One in five Americans will develop skin cancer by the age of 70, according to the Skin Cancer Foundation. And the number of new melanoma cases diagnosed annually has increased by 53 percent in the past decade (2008 – 2018).
Even though most people are aware that exposure to the sun’s ultraviolet (UV) rays is detrimental to their health, many fail to put preventive measures in place. Don’t wait until you’re a statistic; stay abreast of tips and techniques for protecting yourself from skin cancer.
Many know that regularly slathering yourself in sunscreen is a great step in the right direction, especially when you apply one of at least 15 SPF (and reapply after sweating or going in the water).
But as summer approaches and brisk days turn into sweltering scorchers, it wouldn’t hurt to have a few other tips in our arsenals.
Sometimes, you must nurture your health from the inside out. According to a study conducted by Australian researchers, nicotinamide, a form of vitamin B3, has been found to significantly reduce the incidence of nonmelanoma skin cancers among those who have had a prior incidence of basal cell and squamous cell carcinomas. Another study by American Health and Drug Benefits pinpointed the risk reduction of around 23 percent for those predisposed to skin cancer.
How does it work? This unique supplement strengthens DNA repair following sun damage. The jury is still out on whether dermatologists will recommend this prevention measure to their patients, but it doesn’t hurt to inquire about it. Instead of popping a vitamin and calling it a day, utilize supplements like these while taking a multidisciplinary approach to sun protection.
On the other hand, while adding some supplements to your regimen may be beneficial, eliminating or modifying others may reduce your sun sensitivity.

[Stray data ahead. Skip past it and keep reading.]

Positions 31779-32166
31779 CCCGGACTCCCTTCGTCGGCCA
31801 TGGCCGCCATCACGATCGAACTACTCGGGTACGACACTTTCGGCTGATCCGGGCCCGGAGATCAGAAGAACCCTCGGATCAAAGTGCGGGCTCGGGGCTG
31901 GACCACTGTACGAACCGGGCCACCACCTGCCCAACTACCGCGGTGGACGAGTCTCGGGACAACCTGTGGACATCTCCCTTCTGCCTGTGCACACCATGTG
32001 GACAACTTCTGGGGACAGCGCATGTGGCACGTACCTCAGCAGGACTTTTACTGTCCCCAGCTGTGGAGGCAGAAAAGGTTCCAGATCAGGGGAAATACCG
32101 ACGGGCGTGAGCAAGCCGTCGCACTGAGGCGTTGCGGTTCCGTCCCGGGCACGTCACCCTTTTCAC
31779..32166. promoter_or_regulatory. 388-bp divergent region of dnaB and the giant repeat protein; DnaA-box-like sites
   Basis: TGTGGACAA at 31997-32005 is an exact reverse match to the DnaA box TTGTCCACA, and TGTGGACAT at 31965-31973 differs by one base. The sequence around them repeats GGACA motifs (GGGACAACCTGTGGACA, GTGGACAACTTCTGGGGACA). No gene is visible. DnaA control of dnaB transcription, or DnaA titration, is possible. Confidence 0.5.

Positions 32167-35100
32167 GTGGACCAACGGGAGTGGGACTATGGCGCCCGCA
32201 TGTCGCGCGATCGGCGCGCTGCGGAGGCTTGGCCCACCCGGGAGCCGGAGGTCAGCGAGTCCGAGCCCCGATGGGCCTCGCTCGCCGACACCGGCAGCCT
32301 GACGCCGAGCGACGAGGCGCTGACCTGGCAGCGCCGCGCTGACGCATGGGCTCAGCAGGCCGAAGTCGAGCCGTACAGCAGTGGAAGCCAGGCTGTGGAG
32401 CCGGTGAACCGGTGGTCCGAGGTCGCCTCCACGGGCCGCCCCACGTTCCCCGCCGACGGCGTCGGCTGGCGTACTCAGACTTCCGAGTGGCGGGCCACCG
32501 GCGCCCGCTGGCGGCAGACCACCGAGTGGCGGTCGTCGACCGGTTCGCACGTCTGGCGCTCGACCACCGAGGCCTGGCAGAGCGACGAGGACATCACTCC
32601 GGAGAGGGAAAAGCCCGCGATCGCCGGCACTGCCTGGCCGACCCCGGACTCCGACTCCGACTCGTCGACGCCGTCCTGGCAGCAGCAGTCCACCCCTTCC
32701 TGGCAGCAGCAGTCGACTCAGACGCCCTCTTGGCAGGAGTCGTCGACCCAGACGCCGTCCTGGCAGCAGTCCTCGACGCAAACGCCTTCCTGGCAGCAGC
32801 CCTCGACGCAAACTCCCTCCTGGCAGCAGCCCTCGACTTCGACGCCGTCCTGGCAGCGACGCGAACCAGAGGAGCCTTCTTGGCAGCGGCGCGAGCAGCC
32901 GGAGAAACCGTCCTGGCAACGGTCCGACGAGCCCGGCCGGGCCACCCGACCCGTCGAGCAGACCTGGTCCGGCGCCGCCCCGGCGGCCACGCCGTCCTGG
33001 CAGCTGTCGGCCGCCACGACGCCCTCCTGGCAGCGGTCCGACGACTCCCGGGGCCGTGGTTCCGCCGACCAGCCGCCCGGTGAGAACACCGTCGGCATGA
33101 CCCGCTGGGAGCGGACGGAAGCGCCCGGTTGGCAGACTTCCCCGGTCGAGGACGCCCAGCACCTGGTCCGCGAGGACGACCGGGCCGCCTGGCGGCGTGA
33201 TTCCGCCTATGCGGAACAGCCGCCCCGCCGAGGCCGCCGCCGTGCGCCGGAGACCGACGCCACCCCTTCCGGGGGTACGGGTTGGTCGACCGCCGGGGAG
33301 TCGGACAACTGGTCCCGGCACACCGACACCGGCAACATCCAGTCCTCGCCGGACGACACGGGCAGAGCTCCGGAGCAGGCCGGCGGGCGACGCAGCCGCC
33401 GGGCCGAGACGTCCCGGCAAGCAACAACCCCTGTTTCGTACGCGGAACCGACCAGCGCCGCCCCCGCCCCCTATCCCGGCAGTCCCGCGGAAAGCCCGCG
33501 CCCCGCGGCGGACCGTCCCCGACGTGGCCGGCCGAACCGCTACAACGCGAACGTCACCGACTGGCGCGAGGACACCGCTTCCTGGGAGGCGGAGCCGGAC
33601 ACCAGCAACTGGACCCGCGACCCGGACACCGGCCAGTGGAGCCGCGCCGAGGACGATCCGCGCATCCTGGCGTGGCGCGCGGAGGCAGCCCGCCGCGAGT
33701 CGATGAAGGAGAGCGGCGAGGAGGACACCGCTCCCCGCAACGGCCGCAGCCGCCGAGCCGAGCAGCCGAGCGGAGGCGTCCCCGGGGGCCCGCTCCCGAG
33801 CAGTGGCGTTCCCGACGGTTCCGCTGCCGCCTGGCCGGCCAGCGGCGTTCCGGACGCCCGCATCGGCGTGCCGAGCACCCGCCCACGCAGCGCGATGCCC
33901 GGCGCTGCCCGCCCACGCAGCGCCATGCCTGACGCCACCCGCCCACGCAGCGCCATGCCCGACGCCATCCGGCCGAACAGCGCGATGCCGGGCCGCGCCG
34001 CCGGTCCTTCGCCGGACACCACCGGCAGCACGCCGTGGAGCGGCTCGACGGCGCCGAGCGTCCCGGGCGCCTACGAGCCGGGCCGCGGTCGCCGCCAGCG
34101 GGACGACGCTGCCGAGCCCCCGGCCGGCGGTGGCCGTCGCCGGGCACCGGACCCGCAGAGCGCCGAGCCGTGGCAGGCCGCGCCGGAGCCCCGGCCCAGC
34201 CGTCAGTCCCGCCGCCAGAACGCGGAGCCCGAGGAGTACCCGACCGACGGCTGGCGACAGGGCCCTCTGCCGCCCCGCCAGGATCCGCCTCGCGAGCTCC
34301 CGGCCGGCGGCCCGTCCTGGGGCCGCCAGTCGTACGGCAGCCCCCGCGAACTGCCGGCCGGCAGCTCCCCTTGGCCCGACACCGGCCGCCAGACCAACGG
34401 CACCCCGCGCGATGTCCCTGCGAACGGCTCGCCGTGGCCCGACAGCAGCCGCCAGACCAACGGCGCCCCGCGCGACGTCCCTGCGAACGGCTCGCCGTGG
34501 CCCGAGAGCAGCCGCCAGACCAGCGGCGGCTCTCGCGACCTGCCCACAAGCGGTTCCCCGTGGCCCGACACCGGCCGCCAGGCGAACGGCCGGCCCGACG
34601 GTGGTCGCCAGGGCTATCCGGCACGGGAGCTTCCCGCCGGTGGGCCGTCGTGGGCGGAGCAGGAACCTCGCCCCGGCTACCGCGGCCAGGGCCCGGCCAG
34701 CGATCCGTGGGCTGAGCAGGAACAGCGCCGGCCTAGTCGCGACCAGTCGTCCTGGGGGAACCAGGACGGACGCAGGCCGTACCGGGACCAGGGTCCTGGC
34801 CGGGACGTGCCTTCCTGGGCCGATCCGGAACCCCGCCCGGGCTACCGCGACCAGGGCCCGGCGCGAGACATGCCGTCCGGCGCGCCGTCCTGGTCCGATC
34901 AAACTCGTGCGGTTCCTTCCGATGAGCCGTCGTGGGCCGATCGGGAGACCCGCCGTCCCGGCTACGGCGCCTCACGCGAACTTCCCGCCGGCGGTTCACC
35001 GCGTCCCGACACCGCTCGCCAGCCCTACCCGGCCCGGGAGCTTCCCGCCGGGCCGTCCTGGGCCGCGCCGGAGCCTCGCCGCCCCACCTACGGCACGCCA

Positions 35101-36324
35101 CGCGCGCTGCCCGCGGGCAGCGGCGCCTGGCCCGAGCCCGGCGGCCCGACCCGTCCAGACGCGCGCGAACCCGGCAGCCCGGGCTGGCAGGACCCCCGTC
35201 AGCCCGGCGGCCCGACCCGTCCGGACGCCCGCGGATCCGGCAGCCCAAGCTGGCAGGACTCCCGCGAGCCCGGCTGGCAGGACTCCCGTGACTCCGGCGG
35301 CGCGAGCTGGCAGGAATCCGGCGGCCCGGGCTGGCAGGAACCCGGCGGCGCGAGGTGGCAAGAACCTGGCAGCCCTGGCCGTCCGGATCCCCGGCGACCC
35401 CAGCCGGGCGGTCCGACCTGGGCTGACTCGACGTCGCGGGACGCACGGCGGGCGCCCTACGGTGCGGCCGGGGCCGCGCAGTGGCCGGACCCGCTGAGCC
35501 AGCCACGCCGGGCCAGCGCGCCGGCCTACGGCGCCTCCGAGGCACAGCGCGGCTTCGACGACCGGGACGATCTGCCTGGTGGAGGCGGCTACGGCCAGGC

According to Prevention, the antibiotic doxycycline, a class of diuretics called thiazides, and certain antifungal drugs such as “VFend,” can make the skin hypersensitive to the sun’s rays. Always speak to your doctor to discuss your concerns about your current medications.
Tanning beds are taboo for more reasons than one. They’ve fooled many under the guise of being safer than the sun itself; however, tanning bed lamps emit both UVA and UVB rays, both of which pose a risk for long-term skin damage. They should be avoided at all costs. If you’re looking for a sun-kissed tan, opt for a lotion or spray tan instead, which won’t pose such health hazards.
When it comes to the great outdoors, dressing for the occasion is essential. You may apply SPF from head to toe, but if you haven’t topped off one of the most exposed regions of the body – the scalp, you’re doing yourself a disservice. Even if cloaked with hair, the scalp is susceptible to damage from the sun. You can limit your exposure by wearing a broad-rim hat; baseball hats cover the scalp but neglect the ears, a frequent target of skin cancer. Choose one crafted from a tightly-woven fabric that will let less light pass through, and if possible top off with a pair of wraparound UV protection sunglasses for extra defense.
There are countless other ways to limit your sun exposure, so educate yourself now to ensure a long, healthy life. In addition to being experts in a variety of cutting-edge hair restoration techniques, Northwest Hair Restoration offers a host of superior medical-grade sun protection products to both rejuvenate and protect the skin. For more information, call (253) 572-2949.